It is 1665. Excitement at the announcement of a betrothal for the merry villagers of Eyam, Derbyshire is short-lived following reports of a travelling tailor falling ill – not from just any illness, but the Great Plague. In this instance, the bubonic plague sweeps its last deathly wave across England, escaping major cities to reach the unsuspecting provincial population. BBC Radio 4 Extra’s Greater Love voices the terror of its sickening grasp, providing an example of the hopeless misery endured.
As the final, far-reaching instance of the 400-year scourge of the Second Pandemic – not escalating to the extent of the pandemic termed the ‘Black Death’ – the villagers possess a ready fear of the plague. Futile attempts to control its effects seal the fate of Eyam’s inhabitants, coming into contact with the infected and taking insufficient care when handling the bodies of the deceased.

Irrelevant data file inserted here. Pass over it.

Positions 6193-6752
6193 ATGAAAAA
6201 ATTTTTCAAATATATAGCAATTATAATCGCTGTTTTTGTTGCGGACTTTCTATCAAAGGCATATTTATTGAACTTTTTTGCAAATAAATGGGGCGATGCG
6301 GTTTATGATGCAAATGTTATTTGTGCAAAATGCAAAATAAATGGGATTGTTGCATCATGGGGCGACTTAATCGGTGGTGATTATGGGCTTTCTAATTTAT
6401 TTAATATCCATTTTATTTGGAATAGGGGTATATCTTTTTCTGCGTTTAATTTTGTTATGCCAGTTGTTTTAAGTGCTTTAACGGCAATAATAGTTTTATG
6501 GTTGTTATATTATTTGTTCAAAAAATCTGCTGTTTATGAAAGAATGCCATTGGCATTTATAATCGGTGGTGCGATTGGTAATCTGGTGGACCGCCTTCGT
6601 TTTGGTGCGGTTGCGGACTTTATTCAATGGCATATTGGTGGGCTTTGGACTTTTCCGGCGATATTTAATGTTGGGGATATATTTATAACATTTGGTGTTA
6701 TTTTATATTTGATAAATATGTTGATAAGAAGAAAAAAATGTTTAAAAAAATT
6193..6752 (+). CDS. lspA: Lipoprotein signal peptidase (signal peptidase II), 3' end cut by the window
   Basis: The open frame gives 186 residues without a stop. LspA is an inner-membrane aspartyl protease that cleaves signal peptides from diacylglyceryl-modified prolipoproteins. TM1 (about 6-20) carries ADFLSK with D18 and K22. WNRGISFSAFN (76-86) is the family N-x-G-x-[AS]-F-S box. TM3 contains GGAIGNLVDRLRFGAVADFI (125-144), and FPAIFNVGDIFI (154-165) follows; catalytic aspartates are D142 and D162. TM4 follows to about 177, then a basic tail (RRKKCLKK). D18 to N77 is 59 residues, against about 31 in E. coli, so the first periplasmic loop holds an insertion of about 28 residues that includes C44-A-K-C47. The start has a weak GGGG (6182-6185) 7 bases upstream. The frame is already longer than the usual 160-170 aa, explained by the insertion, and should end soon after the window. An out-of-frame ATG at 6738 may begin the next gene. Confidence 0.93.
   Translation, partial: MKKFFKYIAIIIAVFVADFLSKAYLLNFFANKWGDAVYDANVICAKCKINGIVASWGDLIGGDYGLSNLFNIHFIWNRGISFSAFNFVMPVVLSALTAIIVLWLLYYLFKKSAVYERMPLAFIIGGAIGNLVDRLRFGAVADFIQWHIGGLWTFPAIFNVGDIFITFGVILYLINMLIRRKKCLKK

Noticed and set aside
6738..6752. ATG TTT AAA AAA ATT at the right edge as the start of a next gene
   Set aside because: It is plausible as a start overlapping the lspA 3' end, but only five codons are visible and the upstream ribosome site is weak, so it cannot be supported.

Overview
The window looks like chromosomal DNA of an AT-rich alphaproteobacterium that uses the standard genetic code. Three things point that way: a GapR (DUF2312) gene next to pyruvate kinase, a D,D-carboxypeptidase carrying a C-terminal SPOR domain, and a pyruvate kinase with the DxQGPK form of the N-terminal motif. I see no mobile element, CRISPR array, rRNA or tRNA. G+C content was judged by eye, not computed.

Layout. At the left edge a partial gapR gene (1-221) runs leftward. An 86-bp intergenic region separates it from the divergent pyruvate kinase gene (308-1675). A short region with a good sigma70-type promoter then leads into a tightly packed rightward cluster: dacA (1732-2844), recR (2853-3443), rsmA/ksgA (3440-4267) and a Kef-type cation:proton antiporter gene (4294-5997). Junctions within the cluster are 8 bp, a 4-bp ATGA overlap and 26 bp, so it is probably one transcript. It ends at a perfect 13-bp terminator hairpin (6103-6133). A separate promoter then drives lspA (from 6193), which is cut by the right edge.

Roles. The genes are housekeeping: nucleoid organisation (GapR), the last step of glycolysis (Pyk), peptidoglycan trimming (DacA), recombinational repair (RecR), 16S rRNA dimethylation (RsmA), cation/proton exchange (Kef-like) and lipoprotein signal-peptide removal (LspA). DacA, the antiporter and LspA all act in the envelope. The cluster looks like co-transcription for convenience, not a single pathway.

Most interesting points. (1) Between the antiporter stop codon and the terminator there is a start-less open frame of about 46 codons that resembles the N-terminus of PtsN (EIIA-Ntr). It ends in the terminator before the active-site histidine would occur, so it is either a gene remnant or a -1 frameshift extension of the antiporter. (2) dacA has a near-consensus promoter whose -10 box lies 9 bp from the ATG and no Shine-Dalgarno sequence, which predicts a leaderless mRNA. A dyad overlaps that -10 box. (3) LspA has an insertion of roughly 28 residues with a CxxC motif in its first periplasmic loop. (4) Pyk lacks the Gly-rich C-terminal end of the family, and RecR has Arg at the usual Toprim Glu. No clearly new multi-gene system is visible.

Pious interpretations of the black bile indicate a Satanic hold on the victims as divine punishment for sins, with prayer the only attempt at a cure. Those without the resources to flee Eyam must stay in their houses in the village to take their chances. But who will bury the dead? And what will happen to households where only children remain?
Greater Love reveals the denial and secrecy, internal divisions and blind panic that drove communities to the brink of destruction throughout the early modern period. Even extending kindness to strangers must be given a second thought with the cause and symptoms understood only through speculation. As one infected house becomes two and precautions heighten, the outlook appears bleak for Eyam, and for England.